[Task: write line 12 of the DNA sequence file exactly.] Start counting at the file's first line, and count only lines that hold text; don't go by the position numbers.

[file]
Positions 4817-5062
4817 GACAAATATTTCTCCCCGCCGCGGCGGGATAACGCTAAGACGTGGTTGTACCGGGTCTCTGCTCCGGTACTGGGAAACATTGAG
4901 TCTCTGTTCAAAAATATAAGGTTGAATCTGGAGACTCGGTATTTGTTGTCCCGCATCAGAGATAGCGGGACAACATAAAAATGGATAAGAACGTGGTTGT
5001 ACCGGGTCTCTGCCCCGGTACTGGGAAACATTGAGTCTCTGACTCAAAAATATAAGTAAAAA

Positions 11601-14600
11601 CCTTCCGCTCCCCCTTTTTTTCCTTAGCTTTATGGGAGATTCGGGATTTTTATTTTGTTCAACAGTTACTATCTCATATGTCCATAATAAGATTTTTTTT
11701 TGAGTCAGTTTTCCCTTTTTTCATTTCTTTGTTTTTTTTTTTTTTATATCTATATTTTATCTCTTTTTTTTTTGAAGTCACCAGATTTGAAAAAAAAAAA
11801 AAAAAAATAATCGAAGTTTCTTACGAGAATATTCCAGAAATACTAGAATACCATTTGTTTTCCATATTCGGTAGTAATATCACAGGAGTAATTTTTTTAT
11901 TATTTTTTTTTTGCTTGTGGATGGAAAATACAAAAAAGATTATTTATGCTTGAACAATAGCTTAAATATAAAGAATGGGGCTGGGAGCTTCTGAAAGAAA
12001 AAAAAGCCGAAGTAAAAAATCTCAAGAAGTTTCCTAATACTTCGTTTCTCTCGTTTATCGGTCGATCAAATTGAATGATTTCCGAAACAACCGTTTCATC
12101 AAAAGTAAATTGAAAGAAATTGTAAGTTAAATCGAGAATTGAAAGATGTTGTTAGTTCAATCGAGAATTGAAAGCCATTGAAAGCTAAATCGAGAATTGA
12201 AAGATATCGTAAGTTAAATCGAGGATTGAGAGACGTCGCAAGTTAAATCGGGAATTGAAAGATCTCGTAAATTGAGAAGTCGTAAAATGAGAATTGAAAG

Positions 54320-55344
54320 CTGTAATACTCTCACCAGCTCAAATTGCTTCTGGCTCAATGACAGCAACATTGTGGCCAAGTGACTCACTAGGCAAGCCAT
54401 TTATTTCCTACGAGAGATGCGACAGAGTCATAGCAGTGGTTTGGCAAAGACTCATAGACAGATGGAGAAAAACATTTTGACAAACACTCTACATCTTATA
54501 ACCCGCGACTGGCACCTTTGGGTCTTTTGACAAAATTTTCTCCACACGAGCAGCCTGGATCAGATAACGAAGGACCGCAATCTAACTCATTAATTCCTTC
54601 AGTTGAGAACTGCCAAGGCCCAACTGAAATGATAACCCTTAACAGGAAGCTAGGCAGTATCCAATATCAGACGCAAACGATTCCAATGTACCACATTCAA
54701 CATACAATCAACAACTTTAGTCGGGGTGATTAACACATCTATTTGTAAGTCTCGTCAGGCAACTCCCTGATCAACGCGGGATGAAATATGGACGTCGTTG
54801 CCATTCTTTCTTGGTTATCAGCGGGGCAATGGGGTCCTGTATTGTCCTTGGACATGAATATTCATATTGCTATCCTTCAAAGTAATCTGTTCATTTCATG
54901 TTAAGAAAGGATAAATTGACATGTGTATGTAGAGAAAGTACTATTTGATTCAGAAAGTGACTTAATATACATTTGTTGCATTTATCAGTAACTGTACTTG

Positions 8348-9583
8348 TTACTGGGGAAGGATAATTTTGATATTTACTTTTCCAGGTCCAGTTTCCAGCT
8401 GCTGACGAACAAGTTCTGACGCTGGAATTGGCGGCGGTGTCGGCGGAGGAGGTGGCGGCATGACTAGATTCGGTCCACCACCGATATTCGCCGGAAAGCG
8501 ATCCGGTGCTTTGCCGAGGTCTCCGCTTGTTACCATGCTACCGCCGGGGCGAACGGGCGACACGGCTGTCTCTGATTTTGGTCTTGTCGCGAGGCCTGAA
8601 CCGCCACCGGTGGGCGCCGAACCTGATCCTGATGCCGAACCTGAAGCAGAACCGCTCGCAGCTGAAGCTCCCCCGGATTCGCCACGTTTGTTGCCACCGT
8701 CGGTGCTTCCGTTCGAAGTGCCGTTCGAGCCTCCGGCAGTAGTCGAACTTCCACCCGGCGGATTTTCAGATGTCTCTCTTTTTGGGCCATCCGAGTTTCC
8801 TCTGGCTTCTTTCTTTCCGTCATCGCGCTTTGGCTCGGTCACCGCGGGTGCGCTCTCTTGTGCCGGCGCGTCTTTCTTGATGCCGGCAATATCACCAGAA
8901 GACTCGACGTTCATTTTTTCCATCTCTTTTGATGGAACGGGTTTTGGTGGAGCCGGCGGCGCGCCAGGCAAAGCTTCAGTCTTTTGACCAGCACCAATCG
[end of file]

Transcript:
12201 AAGATATCGTAAGTTAAATCGAGGATTGAGAGACGTCGCAAGTTAAATCGGGAATTGAAAGATCTCGTAAATTGAGAAGTCGTAAAATGAGAATTGAAAG